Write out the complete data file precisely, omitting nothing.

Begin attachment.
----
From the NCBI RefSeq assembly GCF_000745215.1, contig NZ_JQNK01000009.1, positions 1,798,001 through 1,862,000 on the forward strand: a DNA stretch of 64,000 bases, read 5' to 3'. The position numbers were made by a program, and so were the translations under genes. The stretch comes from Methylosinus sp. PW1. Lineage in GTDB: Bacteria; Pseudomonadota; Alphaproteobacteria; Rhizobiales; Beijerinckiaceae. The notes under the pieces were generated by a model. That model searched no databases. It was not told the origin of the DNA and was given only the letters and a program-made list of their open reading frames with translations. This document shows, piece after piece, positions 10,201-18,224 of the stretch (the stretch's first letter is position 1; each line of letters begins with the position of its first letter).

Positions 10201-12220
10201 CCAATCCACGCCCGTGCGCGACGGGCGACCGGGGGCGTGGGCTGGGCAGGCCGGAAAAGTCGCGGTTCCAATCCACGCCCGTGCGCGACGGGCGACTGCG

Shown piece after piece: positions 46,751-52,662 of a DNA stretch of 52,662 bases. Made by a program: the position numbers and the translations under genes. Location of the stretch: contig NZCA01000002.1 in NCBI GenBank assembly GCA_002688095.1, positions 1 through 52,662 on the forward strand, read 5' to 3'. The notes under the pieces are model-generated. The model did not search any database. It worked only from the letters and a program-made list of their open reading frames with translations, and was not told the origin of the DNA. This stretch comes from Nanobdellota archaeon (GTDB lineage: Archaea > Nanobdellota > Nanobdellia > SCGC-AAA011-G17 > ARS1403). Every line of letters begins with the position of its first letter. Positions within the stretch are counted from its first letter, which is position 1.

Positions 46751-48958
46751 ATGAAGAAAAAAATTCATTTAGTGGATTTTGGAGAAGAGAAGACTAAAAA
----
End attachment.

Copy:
From the NCBI RefSeq assembly GCF_000745215.1, contig NZ_JQNK01000009.1, positions 1,798,001 through 1,862,000 on the forward strand: a DNA stretch of 64,000 bases, read 5' to 3'. The position numbers were made by a program, and so were the translations under genes. The stretch comes from Methylosinus sp. PW1. Lineage in GTDB: Bacteria; Pseudomonadota; Alphaproteobacteria; Rhizobiales; Beijerinckiaceae. The notes under the pieces were generated by a model. That model searched no databases. It was not told the origin of the DNA and was given only the letters and a program-made list of their open reading frames with translations. This document shows, piece after piece, positions 10,201-18,224 of the stretch (the stretch's first letter is position 1; each line of letters begins with the position of its first letter).

Positions 10201-12220
10201 CCAATCCACGCCCGTGCGCGACGGGCGACCGGGGGCGTGGGCTGGGCAGGCCGGAAAAGTCGCGGTTCCAATCCACGCCCGTGCGCGACGGGCGACTGCG

Shown piece after piece: positions 46,751-52,662 of a DNA stretch of 52,662 bases. Made by a program: the position numbers and the translations under genes. Location of the stretch: contig NZCA01000002.1 in NCBI GenBank assembly GCA_002688095.1, positions 1 through 52,662 on the forward strand, read 5' to 3'. The notes under the pieces are model-generated. The model did not search any database. It worked only from the letters and a program-made list of their open reading frames with translations, and was not told the origin of the DNA. This stretch comes from Nanobdellota archaeon (GTDB lineage: Archaea > Nanobdellota > Nanobdellia > SCGC-AAA011-G17 > ARS1403). Every line of letters begins with the position of its first letter. Positions within the stretch are counted from its first letter, which is position 1.

Positions 46751-48958
46751 ATGAAGAAAAAAATTCATTTAGTGGATTTTGGAGAAGAGAAGACTAAAAA